The stack of books on my nightstand is reaching epic proportions. Here's what's on it right now:
Christina Queen of Sweden: The Restless Life of a European Eccentric by Veronica Buckley. This is one of Babs' college books. Christina lived during the seventeenth century is one of the most annoying people I ever read about. Really! This woman converted to Catholicism in order to abdicate her throne and avoid getting married. Then she moves from Sweden to Italy and proceeds to drive the Vatican, the French monarchy and the Italians crazy. Thank heaven I've almost finished this one.
The Letters of Paul by Calvin J. Roetzel and Apostle of the Crucified Lord by Michael J. Gorman. Two books I began reading to prepare for leading a class on St. Paul. But plans changed, so I set them aside and intend to finish them "in the fullness of time".
P.S. I Love You by Ceclia Ahern. A novel given to me by Portia. Its about a woman who lost her husband, and I'm not in the mood for it right now since the recent death of my brother-in-law.
The rest of the books I haven't opened yet, and I'd better stay off of amazon.com for a while or I'll be entering the 12 step program for addictive book-buyers.
The Practicing Congregation by Diana Butler Bass. I liked her previous books and this one looks promising.
Marrying Mozart by Stephanie Cowell. A novel given to me by Babs.
The Road to Nab End by William Woodruff. A memoir of Depression-era Britian, recommended and read by both Babs and El Jefe.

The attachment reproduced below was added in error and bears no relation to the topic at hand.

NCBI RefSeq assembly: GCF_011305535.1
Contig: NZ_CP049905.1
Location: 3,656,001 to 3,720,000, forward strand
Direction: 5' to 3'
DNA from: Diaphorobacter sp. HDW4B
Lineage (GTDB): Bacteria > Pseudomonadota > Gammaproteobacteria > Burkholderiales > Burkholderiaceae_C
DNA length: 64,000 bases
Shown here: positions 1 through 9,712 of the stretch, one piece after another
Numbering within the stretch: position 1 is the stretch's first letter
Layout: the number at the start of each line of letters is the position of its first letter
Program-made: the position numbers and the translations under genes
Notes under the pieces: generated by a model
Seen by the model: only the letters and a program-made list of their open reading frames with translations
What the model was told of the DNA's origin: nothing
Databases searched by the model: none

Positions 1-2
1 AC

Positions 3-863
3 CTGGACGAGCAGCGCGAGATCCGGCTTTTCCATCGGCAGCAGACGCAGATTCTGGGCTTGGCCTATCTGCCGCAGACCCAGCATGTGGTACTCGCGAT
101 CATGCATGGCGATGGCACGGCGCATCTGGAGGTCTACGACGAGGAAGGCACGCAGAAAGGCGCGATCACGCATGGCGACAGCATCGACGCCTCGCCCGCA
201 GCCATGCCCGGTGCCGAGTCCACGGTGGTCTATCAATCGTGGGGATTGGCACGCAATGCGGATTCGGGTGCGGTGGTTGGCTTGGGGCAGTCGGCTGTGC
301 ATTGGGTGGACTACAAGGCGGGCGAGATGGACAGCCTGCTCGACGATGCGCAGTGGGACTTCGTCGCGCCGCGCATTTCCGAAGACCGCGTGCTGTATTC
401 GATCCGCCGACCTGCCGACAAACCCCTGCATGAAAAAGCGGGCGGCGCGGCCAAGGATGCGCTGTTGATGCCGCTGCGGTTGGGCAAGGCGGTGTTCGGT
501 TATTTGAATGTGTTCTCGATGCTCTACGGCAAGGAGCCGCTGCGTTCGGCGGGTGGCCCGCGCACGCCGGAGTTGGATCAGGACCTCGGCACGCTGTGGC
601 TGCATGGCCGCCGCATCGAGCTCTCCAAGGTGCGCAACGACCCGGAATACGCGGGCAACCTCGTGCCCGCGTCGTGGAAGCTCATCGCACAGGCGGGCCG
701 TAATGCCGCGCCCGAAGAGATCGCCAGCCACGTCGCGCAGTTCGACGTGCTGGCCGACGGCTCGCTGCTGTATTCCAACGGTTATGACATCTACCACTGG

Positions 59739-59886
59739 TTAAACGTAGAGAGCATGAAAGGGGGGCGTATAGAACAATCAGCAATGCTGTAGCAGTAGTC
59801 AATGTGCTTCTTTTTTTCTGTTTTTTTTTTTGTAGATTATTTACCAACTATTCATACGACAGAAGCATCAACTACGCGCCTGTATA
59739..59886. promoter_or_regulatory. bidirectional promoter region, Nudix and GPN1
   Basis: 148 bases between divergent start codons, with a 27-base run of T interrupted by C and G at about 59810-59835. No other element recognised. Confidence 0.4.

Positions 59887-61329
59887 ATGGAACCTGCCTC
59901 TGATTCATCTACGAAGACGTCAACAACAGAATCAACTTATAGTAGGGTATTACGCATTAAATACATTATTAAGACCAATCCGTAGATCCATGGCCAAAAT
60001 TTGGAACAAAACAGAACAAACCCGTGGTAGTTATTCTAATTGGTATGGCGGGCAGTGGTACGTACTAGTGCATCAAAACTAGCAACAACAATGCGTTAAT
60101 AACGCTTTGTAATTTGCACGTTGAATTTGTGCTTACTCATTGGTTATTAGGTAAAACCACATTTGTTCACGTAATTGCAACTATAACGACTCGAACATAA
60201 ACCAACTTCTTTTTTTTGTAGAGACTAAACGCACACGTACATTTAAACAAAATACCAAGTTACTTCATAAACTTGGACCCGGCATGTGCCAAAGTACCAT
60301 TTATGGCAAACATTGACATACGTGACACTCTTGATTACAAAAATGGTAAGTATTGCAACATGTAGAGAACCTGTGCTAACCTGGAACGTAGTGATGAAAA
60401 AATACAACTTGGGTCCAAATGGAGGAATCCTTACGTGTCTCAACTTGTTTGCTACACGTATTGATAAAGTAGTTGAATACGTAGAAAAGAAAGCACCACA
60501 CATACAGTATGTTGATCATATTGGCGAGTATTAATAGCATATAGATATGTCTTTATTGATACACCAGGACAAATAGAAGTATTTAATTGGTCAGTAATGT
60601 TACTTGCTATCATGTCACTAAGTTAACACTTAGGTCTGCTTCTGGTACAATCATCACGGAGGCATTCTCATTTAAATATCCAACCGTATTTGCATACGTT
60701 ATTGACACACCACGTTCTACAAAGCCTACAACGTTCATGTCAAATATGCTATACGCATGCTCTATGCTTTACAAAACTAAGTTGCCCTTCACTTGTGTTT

Christ Plays in Ten Thousand Places by Eugene Peterson. The author of The Message. Enough said. Can't wait to get to this one.
The Queen's Fool by Philipa Gregory. Historical novel set in Tudor England, loaned by Babs.
Stet, Dammit by Florence King. Given to me by El Jefe, who knows that sometimes I'm in the mood for a certain type of humor. Florence King is the author of With Charity Toward None and WASP Where Is Thy Sting?
Bread of Angels and Home By Another Way by Barbara Brown Taylor. Collections of sermons by this renowned preacher. I was inspired to buy them after hearing her sermon at Babs' baccalaureate service. I prescribed myself a chapter or two before bed.
Too much is not enough department: I want to borrow a book my sister-in-law got for her birthday--Being Dead Is No Excuse: The Official Southern Ladies Guide to Hosting the Perfect Funeral by Gayden Metcalfe and Charlotte Hayes. It answers the burning question "who brings the best covered dishes? The Episcopalians or the Methodists?"
What are you reading this summer?